Hope for Honduras energy sector

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Photo: WindmillsI come from a country that generates 70% of its electricity by burning imported diesel─creating a serious imbalance in Honduras’ economy. There is no reason why we cannot emulate our neighbor Costa Rica that generates 90% of its energy needs using hydroelectricity. As President of Honduran Renewable Energy Association for Small Scale Projects (AHPPER), representing 66 Honduran companies dedicated to the development of small scale renewable projects, I believe that barriers which local entrepreneurs must overcome are the lack of funds for pre-investment activities, equity consolidation and institutional delays.


For the last six months I have served as Latin-American observer to the Scaling Up Renewable Energy Program (SREP). This is one of the funds under the Clean Investment Funds (CIFs) thatwill pilot and demonstrate the viability of increasing renewable energy applications for energy access in low income countries. A Honduras investment plan came up for review and was approved in the CIF meetings held in Washington DC last week.


I strongly believe this innovative SREP fund will provide the much-needed bridge needed for local entrepreneurs facing financial barriers in low income countries. By allowing local private developers to access equity funds and financial resources, countries can achieve democratization of how energy is supplied. Allowing them a level playing field, eliminating monopolies and adding more actors to the energy sector will trigger competition and benefit the final consumer. An important characteristic of SREP is that it is designed to harmonize with existing initiatives and the overall institutional architecture, enabling small scale renewable energy projects to be constructed. These would ultimately add clean energy to the national energy grids and reduce greenhouse gas emissions while serving as role-models to the rest of the region.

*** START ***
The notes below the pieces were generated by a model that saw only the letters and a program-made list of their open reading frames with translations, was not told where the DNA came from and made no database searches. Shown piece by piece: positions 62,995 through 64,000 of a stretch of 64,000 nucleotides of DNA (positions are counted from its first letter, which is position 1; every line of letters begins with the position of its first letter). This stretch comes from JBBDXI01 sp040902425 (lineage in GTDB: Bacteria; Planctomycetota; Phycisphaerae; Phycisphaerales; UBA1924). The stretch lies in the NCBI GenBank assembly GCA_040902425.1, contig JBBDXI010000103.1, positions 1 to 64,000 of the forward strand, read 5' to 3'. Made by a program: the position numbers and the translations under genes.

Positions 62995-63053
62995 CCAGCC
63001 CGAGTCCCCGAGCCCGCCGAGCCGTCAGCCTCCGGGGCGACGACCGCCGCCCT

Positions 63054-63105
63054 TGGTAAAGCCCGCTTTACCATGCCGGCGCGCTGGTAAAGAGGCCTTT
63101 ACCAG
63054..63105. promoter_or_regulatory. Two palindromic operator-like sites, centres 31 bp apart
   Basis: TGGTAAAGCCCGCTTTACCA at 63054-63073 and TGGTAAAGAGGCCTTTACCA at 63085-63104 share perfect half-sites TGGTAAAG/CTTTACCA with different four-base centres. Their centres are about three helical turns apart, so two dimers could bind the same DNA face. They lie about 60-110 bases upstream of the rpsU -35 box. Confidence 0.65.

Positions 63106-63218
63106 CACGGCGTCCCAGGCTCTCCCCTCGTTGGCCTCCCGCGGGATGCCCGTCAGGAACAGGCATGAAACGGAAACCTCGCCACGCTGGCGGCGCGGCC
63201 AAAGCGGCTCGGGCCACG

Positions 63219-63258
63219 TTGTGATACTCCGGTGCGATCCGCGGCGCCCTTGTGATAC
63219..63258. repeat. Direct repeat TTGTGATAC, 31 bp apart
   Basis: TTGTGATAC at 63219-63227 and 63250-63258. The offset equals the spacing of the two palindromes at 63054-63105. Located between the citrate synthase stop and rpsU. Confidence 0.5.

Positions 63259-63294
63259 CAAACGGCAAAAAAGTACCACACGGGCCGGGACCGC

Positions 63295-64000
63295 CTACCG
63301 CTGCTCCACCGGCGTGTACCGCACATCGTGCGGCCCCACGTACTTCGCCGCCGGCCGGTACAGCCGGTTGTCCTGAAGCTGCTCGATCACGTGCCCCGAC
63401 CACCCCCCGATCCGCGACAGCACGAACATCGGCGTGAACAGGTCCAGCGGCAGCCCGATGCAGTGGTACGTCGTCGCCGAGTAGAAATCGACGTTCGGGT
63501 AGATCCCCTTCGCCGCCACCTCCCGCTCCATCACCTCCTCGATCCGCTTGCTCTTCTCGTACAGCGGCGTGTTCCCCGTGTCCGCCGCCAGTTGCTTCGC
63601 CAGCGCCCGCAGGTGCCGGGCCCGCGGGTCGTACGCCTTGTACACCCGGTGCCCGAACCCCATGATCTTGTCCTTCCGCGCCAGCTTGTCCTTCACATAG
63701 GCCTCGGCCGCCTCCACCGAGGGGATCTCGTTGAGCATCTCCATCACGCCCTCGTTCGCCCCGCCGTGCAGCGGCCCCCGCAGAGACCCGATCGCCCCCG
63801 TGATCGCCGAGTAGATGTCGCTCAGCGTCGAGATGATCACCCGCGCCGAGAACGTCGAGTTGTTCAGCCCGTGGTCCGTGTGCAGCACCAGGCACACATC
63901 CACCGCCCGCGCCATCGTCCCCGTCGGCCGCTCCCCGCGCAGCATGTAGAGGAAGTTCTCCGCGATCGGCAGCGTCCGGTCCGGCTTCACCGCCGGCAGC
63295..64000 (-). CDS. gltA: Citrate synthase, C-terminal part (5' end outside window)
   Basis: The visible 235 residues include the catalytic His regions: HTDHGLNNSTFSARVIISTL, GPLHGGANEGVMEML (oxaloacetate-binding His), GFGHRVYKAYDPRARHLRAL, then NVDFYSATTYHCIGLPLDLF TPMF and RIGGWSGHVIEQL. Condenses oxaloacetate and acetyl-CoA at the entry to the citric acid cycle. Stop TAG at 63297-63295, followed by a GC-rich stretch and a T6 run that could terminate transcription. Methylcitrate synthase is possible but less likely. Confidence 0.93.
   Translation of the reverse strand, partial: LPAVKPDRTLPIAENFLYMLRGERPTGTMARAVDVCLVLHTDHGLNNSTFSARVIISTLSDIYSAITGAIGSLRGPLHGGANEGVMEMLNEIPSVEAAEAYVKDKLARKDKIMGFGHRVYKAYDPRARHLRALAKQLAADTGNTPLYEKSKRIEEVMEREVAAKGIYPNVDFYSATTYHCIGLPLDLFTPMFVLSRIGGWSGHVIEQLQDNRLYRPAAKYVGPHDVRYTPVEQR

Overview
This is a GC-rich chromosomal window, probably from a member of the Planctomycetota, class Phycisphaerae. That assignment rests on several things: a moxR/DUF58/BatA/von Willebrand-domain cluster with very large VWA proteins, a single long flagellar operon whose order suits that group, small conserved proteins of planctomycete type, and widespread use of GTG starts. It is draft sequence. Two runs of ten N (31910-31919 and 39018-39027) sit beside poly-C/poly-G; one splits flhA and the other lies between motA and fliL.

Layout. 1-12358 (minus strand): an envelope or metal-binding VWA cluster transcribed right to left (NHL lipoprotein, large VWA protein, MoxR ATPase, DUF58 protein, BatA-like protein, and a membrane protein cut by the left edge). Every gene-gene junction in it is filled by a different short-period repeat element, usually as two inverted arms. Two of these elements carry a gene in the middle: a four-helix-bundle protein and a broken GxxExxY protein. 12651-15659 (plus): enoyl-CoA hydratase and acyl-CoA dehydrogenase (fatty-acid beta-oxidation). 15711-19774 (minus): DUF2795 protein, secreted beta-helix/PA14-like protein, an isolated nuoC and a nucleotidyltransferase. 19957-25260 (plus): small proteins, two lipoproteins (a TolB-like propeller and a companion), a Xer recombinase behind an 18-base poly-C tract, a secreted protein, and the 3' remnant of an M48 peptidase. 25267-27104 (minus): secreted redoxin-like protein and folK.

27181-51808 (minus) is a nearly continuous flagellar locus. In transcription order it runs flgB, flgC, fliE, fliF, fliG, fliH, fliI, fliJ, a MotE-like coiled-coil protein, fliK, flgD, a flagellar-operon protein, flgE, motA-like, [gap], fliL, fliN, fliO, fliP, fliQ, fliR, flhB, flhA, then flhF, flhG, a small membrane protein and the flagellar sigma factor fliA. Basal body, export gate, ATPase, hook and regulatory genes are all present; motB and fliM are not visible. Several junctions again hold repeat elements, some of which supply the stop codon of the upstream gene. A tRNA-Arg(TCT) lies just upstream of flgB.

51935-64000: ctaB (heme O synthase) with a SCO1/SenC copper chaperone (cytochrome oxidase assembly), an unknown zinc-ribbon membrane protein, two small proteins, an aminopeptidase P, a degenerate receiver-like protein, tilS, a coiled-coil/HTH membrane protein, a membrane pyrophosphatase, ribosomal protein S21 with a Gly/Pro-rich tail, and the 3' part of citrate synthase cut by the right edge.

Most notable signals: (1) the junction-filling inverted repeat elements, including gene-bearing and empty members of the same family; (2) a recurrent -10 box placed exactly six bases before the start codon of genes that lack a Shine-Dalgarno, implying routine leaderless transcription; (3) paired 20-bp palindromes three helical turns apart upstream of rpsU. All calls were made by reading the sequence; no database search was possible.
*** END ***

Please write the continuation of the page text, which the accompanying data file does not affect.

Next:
This is particularly relevant for Honduras which has ample but untapped energy resources in the form of geothermal, wind, hydro, solar and biomass. There is no reason why consumers in the mid-sized islands should pay as much as 40 cents per kwh. It should not take five years to get the initial permit and the cost of guarantees should not be as high as 150% of the total project cost─which is what has been happening until now.


Attending these meetings, it struck me that SREP funds are often mistaken to be a panacea for low income countries. Instead, they are meant to harmonize and provide impetus to existing efforts in the country. They are the much-needed funds to supplement or trigger activity on the ground. However, SREP would be more effective if it started financing `hybrid’ projects─for example, adding a wind component to a regular diesel energy plant. In most islands for instance, the wind projects could serve as back-up when the wind is good, enabling the utility company to substitute expensive diesel with clean energy.

In addition, renewable energy projects are typically located in remote and rural areas. They will help eradicate poverty by creating new jobs for the communities located in the area of influence and provide environmental programs for river basins. I look forward to the start of an important chapter in Honduras energy and will keep you all posted on this journey.    


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